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By comparison with the binomial expansion of $(1+x)^s$, a sufficient condition for the formula $\sum_{n=0}^\infty{s\choose n}=2^s$ to hold is that $A_s=\sum_{n=0}^\infty{s\choose n}$ is absolutely convergent, since then the binomial expansion of $(1+x)^s$ is normally convergent on $|x|\leq 1$ and represents $(1+x)^s$ for $|x|<1$ - by continuity of both sides of the equation, we get the formula for $|x|=1$.

I manage to prove that $A_s$ is absolutely convergent for real $s\geq 1$. Indeed, then we have with $N=[s]+1$ and $m=[s]\geq 1$ the majorant $$ \sum_{n=0}^\infty\left|{s\choose n}\right|\leq\sum_{n=0}^m\left|{s\choose n}\right|+N!\zeta(m+1)\,. $$ Further, for $s=\frac{1}{2}$, we have by the Wallis product that $\left|{\frac{1}{2}\choose n}\right|\sim\frac{1}{2n\sqrt{\pi n}}$, and we also get the absolute convergence.

For the other values of $s$, I am stuck. The series under consideration should be absolutely convergent for all real $s\geq 0$. However, for $s=-\frac{1}{2}$ the series $A_s$ is convergent but not absolutely convergent by the Leibniz criterion and according to numerical evaluation it indeed represents $2^s$.

Question. For which complex values $s$ does the formula $A_s=2^s$ hold?

Question'. For which complex values $s$ is the series $A_s$ convergent on the nose, not necessarily absolutely convergent?

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  • $\begingroup$ It should be noted that $A_s$ is divergent for $s=-1$. So, it cannot hold for all $s$. $\endgroup$ Jun 27, 2022 at 7:33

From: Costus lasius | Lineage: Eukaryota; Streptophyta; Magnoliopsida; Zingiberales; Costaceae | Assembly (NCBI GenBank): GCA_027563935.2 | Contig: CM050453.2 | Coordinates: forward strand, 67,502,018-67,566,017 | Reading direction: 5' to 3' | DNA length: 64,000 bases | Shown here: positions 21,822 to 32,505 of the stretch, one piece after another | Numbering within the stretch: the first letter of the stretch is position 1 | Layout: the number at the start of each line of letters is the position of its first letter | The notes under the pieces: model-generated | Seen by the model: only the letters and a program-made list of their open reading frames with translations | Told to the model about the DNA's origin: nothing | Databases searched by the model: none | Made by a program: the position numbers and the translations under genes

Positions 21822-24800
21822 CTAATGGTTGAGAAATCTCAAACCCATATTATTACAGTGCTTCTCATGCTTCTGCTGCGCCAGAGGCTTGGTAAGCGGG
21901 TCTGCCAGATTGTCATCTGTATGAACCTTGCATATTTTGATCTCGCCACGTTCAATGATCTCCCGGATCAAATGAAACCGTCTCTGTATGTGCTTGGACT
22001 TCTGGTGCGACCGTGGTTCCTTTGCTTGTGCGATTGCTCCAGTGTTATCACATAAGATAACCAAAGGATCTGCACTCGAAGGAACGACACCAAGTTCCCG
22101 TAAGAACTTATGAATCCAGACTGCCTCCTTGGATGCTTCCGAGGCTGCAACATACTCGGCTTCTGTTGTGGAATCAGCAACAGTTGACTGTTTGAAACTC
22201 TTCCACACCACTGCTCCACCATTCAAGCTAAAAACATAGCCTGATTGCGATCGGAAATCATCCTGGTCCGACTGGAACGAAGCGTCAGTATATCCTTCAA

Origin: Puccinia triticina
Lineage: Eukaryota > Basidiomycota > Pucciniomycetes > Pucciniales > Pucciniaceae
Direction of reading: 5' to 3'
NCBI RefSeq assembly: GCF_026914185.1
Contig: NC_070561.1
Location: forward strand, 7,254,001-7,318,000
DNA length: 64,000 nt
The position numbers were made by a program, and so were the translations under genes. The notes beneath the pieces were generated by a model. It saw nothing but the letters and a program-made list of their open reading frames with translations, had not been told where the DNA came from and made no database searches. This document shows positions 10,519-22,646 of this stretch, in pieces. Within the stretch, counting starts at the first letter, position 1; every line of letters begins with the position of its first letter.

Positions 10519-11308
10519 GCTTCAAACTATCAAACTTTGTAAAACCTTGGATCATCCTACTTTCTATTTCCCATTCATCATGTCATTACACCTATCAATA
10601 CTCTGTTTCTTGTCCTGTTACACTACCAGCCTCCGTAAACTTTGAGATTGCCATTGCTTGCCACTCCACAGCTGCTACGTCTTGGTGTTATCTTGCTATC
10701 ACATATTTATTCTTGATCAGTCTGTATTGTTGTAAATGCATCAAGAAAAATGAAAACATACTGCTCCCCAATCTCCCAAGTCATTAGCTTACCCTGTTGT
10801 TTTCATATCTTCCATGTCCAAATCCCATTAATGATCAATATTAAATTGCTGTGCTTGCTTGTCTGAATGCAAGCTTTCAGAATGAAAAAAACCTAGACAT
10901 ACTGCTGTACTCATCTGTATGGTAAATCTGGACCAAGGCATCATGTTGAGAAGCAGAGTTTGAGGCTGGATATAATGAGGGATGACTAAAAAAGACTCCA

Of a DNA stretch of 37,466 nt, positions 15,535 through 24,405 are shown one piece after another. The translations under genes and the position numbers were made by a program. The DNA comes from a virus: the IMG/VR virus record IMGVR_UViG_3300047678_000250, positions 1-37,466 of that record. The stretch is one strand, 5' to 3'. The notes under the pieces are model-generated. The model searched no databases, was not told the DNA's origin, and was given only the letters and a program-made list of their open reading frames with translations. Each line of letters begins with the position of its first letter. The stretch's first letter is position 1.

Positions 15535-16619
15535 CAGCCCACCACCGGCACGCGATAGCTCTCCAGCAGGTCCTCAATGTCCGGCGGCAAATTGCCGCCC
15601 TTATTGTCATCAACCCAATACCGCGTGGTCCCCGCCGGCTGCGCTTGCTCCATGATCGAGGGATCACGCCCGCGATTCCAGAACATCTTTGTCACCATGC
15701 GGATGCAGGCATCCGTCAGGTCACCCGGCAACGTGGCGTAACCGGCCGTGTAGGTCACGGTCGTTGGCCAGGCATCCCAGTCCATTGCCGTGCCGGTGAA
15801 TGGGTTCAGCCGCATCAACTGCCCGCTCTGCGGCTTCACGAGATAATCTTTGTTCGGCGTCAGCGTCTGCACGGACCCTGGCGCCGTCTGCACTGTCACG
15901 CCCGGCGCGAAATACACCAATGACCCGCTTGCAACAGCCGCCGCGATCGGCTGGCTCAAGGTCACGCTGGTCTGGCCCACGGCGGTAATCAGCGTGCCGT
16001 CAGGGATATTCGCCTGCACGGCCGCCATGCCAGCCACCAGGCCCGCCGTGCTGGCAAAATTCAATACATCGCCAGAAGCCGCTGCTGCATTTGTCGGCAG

• $\begingroup$ Partial answers are welcome, especially the absolute convergence of $A_s$ for $s\geq 0$. $\endgroup$ Jun 27, 2022 at 8:35
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    $\begingroup$ The numerical experiments suggest that this result is rrue for $\Re{s}>-1$. $\endgroup$
    – Z Ahmed
    Jun 27, 2022 at 10:16

1 Answer 1

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A consequence of Stirling's formula, for $s$ not a nonnegative integer, is $$\binom{s}{n}=\frac{(-1)^n}{n!}\frac{\Gamma(n-s)}{\Gamma(-s)}=\frac1{\Gamma(-s)}\frac{(-1)^n}{n^{s+1}}\left(1+\frac{s(s+1)}{2n}+o(1/n)\right)$$ as $n\to\infty$; since $\sum_{n=1}^\infty(-1)^n n^{-s-1}$ converges for $\Re s>-1$ (which can be seen after pairing the terms), the same is true for $\sum_{n=0}^\infty\binom{s}{n}$ (the difference is an absolutely convergent series).

Since $(1+z)^s=\sum_{n=0}^\infty\binom{s}{n}z^n$ holds for $|z|<1$ and any $s\in\mathbb{C}$, the ability to put $z=1$ here (for $\Re s>-1$) now follows from Abel's theorem on power series.


Another approach is to use (Taylor's theorem with integral form of the remainder) $$2^s=\sum_{k=0}^{n-1}\binom{s}{k}+n\binom{s}{n}\int_0^1(1+t)^{s-n}(1-t)^{n-1}\,dt$$ and the fact that the integral is $O(1/n)$, but we still need to show $\binom{s}{n}\underset{n\to\infty}{\longrightarrow}0$ here.

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  • $\begingroup$ Very true indeed! $\endgroup$
    – Z Ahmed
    Jun 27, 2022 at 10:17
  • $\begingroup$ What remains is to prove divergence in the other cases. $\endgroup$
    – GEdgar
    Jun 27, 2022 at 11:42
  • $\begingroup$ @GEdgar: in other cases (i.e. when $\Re s\leqslant-1$) $\binom{s}{n}$ doesn't tend to $0$. (This is basically contained in the first line of the answer...) $\endgroup$
    – metamorphy
    Jun 27, 2022 at 12:49
  • $\begingroup$ Thank you! Can you elaborate how you apply Stirlings formula. $\endgroup$ Jun 27, 2022 at 12:59
  • $\begingroup$ @Christoph: Just use $\log\Gamma(z)\asymp\left(z-\frac12\right)\log z-z+\frac12\log2\pi+O(z^{-1})$ to get \begin{align*}\log\frac{\Gamma(z+a)}{z^a\Gamma(z)}&\asymp\frac{a(a-1)}{2z}+O(z^{-2})\\\log\frac{\Gamma(z+a)}{\Gamma(z+b)}&\asymp(a-b)\log z+\frac{(a-b)(a+b-1)}{2z}+O(z^{-2})\end{align*} (now put $a=-s$, $b=1$, and exponentiate). $\endgroup$
    – metamorphy
    Jun 27, 2022 at 16:23

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